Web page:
Mt. Fuji from Mt. Kachi trail (Photo: Rey Waters)

Fuji-San in the Fall

Exploring the Five Lakes area at Mt Fuji

Mt. Fuji from Mt. Kachi trail (Photo: Rey Waters)
Rey Waters   - 4 min read

Mt Fuji hiking is closed for the season. However, there are many things you can do near the base of the mountain. With a two-day bus pass starting at Kawaguchiko Station, head over to the Mt Kachi Ropeway. We arrived early in the morning and the waiting line was over one hour and forty minutes. We asked the security person if there was a trail leading to the top. In fact, the trail up would only take forty minutes and we discovered several very nice viewing areas that you miss by using the ropeway. The forest was full of brilliant red and orange foliage and the temperature was a cool 8 degrees Celsius (46 Fahrenheit). Perfect for a hike to the top for views of Mt Fuji and Lake Kawaguchiko. Once the picture taking is complete then I recommend you hike back down for some additional views, plus very few people were hiking and almost all were waiting at the top to board the ropeway back down.

From the bottom of the trailhead walk back towards the train station, only 600 meters, and try the local favorite Houtou dish at one of many restaurants along the way. Houtou consist of flat udon noodles with locally grown vegetables in a miso soup. My first time to experience this and it moved up to second place of favorite noodle dishes, with spicy Tan Tan flat cut noodles still in first place.

For an afternoon excursion take the green line bus to Fugaku Fuketsu (Wind Cave). Make sure to sit in the back of bus if space is available so you can take pictures along the forty-minute ride around Lake Kawaguchiko and Lake Saiko. Once you arrive take the trail through the outskirts of Aokigara Forest (Sea of Trees). The 2016 movie “The Forest”, (known as the Suicide Forest) was about this area and we actually observed signs telling people who were making crucial life decisions about the family and friends they would be leaving behind. You will hike for about fifty minutes and come to the Ice Caves. Not only was the cave interesting, in some areas you have to duck walk in order to get through to the next passage. A helmet is required and you should leave your backpack at the ticket counter. Take the same trail back to the Wind Caves where certain times of the year you will observe tall pillars of ice. For us, they were already melted, but the walk though the cave was fun and interesting. They keep all types of plant seeds in storage beneath the ground, as well as insect larvae.

We took the green line bus back to Kawaguchio Station using a different route for some additional beautiful lake scenes.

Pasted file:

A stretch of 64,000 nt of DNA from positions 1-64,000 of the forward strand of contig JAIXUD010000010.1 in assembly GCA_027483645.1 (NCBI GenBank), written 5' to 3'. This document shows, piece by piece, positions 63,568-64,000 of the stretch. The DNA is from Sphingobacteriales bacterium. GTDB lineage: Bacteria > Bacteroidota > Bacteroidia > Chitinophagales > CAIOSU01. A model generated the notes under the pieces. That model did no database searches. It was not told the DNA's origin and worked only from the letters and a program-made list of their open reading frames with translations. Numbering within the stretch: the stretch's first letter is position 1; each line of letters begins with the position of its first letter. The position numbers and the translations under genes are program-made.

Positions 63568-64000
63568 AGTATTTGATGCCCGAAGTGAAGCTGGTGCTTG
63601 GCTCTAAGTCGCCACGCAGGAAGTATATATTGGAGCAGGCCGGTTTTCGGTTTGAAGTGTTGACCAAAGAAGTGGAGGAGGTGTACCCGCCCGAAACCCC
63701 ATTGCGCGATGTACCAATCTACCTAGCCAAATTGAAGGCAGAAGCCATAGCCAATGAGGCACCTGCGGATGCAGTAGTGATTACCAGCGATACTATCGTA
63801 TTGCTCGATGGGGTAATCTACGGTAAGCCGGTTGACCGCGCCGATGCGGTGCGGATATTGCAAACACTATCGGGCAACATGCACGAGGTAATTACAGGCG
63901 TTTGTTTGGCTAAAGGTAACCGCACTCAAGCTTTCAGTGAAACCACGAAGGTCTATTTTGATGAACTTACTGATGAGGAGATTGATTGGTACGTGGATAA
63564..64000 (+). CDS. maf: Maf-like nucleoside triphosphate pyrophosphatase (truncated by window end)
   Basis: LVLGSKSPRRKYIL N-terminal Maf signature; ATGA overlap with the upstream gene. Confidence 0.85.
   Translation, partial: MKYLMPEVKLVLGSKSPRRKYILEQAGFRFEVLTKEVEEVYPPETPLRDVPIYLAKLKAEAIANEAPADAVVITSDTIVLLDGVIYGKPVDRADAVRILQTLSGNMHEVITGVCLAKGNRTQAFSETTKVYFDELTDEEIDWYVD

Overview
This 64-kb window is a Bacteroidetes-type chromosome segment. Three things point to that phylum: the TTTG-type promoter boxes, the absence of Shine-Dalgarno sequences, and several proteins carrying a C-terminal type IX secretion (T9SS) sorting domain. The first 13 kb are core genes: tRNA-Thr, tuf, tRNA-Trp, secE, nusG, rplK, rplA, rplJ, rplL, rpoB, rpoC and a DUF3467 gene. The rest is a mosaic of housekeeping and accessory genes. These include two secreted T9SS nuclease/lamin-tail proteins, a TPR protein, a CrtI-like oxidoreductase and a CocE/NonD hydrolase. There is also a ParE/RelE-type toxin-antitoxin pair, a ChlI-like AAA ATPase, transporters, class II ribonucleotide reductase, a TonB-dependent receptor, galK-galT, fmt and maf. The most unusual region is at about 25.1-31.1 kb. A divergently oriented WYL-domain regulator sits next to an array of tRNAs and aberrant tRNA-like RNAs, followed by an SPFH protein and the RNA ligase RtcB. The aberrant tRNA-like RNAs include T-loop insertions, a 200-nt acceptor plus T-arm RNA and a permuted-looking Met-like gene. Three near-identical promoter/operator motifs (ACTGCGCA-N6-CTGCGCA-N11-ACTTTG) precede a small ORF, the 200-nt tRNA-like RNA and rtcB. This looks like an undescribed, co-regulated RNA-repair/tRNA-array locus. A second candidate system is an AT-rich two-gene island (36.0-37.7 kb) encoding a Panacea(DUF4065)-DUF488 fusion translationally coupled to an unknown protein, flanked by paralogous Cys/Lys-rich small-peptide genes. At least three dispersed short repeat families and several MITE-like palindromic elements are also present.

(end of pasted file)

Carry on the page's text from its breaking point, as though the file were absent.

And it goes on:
Boarded a train to Fuji-san and spent the night at Fuji-san Station Hotel. Walked to a restaurant that served another local favorite, soba.

In the morning we took the municipal bus for an hour and a half ride to Gotemba Premium Outlets, the largest outlet mall in Japan. This is a place where you can shop until you drop, with over 210 stores and many interesting places to eat, all with Mt Fuji in the background.

There are many more things to see in the Fuji area including a large amusement park, additional caves to explore, unlimited hiking trails, a wild bird forest, Fuji-san World Heritage Center, onsen (hot Springs), floral gardens a multitude of museums, and every type of lake activity, all within easy reach by bus.

We plan on returning in the spring for the Sakura (cherry tree) Festival. Check out the web page to download a brochure of the area and other useful information. also has a lot of great Mt. Fuji info, so give our own site a search, too!

There are several non-stop buses from Tokyo, which makes this a great day trip.

Getting there

Non-stop bus from Narita Airport, Haneta Airport, Shinshijuku Station, Toyko Station etc. to Kawaguchiko Station. At Kawaguchiko Station go to the information center and obtain maps, bus schedules, activities and several discount coupons. Right out site the main entrance to the station is the two day ticket booth. If the lines are long you can board one of the buses and purchase your pass from the driver. Make sure you have cash. A two day red and green line pass is 1300 yen for adults. To add the the blue line just pay an additional 200 yen.

Rey Waters

Rey Waters @rey.waters

Born in the U.S.A. - Worked 30 years in executive management high tech Industry, owned a management consulting firm and a wildlife art publishing company.  In 2012 completed the Ultimate Travel Writer’s course and published my first article Tower Hopping in Japan with Travel Post Monthly.  Since ...